We previously reported the critical role played by Gata3 in proliferation control and nephric duct guidance in the pro/mesonephros [33]. To circumvent this early renal phenotype and the embryonic lethality of Gata3−/− embryos at midgestation [31][33], we generated a conditional knockout allele of Gata3. In order to specifically address the later role of Gata3 in urogenital system morphogenesis, we inactivated Gata3 in the nephric duct using the HoxB7-Cre transgenic line (Gata3ND−/−). This resulted in severe malformations of the urogenital system including kidney agenesis, aplasia, dysplasia, duplex systems, uterine agenesis and vas deferens hyperplasia. This spectrum of malformations overlaps with the urogenital phenotypes observed in HDR syndrome patients (heterozygous for GATA3) and is generally reminiscent of human congenital anomalies of the kidney and urinary tract (CAKUT). Interestingly, most of these phenotypes can be either directly or indirectly attributed to ectopic ureteric budding observed in Gata3ND−/− embryos. Furthermore, our results identify Gata3 as a critical mediator of β-catenin signaling, which regulates both cell differentiation and Ret expression in the nephric duct.

Regulation of Gata3 by β-Catenin

The UGS malformations observed in Gata3ND−/− embryos were strikingly similar to the ones reported recently for Ctnnb1ND−/− embryos [45]. Gene expression analyses in both genotypes revealed a genetic cascade whereby Gata3 acts downstream of β-catenin in the nephric duct to maintain Ret expression and prevent premature epithelial differentiation. These genetic interactions were further supported by promoter analyses and cell culture assays. Hence, our results identify Gata3 as a crucial mediator of β-catenin activity in the nephric duct. Using Ret−/− embryos, we could further determine that the premature differentiation phenotype observed in Ctnnb1 and Gata3 mutant embryos is not mediated by Ret, thereby establishing at least two distinct cellular functions regulated by the β-catenin/Gata3 pathway (Figure 11A). The possibility remains that β-catenin also has a Gata3-independent effect on Ret expression. However, our data indicate that, if present, this effect is not sufficient for Ret expression in the absence of Gata3. The identification of β-catenin acting upstream of Gata3 also raises the question of the transcriptional control of Gata3 expression in the nephric duct. The only other regulators of Gata3 identified in this tissue are the transcription factors Pax2 and Pax8 [33]. It is thus possible that Pax2/8-mediated activation of Gata3 acts through the β-catenin pathway. Alternatively, Pax2/8 and β-catenin may act independently to regulate Gata3 expression in the nephric duct either together or as activation and maintenance factors, respectively. We favor the latter model based on the observation that the canonical Wnt signaling readouts Axin2 and Daple are not yet expressed in 18-somite stage embryos (E9.0; D.G., M.B. unpublished results), whereas Gata3 is already under the control of Pax genes at this stage [33]. The recent identification of a Gata3 kidney enhancer active in the nephric duct may help clarify some aspects of Gata3 regulation in this tissue [48].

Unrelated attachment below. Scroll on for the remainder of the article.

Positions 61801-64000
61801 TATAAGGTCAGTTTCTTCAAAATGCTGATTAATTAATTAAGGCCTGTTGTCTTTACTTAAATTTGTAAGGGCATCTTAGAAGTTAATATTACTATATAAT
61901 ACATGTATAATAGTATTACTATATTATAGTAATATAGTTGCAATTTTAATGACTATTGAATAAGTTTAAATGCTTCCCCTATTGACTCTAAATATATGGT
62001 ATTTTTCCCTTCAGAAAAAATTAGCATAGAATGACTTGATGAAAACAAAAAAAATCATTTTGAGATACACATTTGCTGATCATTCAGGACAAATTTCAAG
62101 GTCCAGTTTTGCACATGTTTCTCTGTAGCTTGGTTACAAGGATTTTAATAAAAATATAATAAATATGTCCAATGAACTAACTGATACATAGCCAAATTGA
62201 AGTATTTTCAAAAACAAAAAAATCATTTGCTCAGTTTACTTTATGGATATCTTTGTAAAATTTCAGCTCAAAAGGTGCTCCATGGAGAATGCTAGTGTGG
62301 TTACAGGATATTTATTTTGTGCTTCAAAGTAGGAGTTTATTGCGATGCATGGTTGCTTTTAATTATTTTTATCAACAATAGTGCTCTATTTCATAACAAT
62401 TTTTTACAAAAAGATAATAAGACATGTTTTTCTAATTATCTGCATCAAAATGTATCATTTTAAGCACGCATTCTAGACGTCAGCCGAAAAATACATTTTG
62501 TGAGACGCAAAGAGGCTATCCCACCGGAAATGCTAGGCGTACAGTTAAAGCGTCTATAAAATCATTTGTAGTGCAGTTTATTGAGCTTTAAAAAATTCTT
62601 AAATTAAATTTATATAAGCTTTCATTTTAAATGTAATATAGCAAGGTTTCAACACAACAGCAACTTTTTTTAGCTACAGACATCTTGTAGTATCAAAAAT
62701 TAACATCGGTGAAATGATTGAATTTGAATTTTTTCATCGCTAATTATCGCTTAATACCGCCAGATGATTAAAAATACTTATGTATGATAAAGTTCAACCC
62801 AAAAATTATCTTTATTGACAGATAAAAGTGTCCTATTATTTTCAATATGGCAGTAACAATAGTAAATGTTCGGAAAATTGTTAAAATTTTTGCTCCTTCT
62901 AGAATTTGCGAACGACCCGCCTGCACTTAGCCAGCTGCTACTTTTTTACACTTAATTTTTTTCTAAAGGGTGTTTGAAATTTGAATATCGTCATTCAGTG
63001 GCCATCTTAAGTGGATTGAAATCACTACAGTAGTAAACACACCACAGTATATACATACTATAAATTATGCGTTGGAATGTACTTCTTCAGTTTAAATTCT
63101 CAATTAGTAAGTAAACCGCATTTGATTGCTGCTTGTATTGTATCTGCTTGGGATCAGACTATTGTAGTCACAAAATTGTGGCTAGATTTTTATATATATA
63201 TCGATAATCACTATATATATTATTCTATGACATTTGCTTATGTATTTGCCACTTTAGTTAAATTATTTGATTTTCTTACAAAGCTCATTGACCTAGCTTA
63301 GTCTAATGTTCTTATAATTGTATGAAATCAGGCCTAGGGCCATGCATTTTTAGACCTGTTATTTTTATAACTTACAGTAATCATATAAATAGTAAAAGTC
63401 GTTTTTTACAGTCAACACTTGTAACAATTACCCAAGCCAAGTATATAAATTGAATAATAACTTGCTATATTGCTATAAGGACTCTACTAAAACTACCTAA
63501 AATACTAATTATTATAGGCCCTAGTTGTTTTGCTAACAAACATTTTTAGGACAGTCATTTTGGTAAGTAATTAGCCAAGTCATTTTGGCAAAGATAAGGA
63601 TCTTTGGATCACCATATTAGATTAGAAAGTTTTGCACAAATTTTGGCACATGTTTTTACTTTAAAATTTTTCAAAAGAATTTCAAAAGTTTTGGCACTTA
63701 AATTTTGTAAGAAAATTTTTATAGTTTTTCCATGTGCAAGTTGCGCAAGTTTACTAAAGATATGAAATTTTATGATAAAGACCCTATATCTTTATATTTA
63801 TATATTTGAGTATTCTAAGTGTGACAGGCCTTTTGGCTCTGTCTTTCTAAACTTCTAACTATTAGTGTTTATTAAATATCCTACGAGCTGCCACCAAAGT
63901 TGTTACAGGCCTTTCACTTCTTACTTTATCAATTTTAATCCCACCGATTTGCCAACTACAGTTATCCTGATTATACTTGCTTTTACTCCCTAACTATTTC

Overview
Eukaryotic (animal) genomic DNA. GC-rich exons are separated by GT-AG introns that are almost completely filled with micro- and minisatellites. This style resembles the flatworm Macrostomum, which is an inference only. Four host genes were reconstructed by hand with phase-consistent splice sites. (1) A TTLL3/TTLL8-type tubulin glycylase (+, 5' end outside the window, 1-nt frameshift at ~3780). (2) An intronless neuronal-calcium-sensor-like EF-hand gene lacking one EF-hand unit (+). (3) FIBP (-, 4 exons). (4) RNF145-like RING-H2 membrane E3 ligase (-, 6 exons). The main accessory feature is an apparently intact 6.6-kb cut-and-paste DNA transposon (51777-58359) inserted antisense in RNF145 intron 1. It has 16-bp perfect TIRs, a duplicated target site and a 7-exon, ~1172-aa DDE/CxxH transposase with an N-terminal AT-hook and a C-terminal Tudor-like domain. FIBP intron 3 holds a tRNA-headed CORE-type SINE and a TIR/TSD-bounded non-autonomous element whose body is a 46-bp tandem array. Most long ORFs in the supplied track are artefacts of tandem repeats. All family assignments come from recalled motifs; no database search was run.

Figure 11
Summary of Gata3 function in progenitor cell state maintenance in the nephric duct.

Mechanisms of Ectopic Ureteric Bud Formation

Defects in ureteric budding account for most UGS defects in humans and mice. The underlying cause is typically a deregulation of GDNF/Ret signaling [9]. Accordingly, our data show a direct implication of GDNF/Ret signaling in the formation of Gata3ND−/− ectopic buds. Recombinant GDNF treatment indeed sustained ectopic bud growth in organ culture, while blocking the signaling pathway with a GDNF blocking antibody or a chemical inhibitor against Ret was sufficient to prevent ectopic ureter budding. We also demonstrated that the emerging buds consist of Ret+ cells, which respond to mesenchymal GDNF by upregulating Wnt11 expression. Importantly, however, we show that Ret expression was lost in Gata3-mutant nephric duct cells and that these Gata3−/Ret− cells failed to contribute to ectopic ureteric bud formation. This suggests that ectopic ureteric buds form as a consequence of Gata3 loss in neighboring nephric duct cells. It further implies that Ret-mediated signaling played a role in the segregation of Gata3+/Ret+ from Gata3−/Ret− cells. Interestingly, a biased contribution of Ret+ and Ret− cells was also observed in the ureteric bud and metanephric kidney of embryos chimeric for the Ret gene [40]. However, the precise mechanism leading to Gata3+/Ret+ and Gata3−/Ret− cell segregation remains unclear.

Importantly, a number of observations argue against a simple GDNF/Ret-based budding mechanism. Among them are 1) the different sensitivity of ectopic buds towards GDNF-blocking antibody concentration and 2) the fact that ectopic buds emerge in all directions whereas GDNF is expressed in the inner intermediate mesoderm only. Together, these observations point to the existence of a parallel pathway to GDNF/Ret promoting ectopic ureter budding in Gata3ND−/− embryos. Using a soluble recombinant Fgf receptor 2, we identified Fgf signaling as a crucial component of this alternative pathway. In support of this, Fgfs are able to induce ectopic budding in organ culture [41],[42]. Of notice, the RTK inhibitor (SU5416) we used to inhibit Ret signaling in culture was also reported to have an effect on FgfRs [39], which may have enhanced its activity against ectopic ureteric bud formation.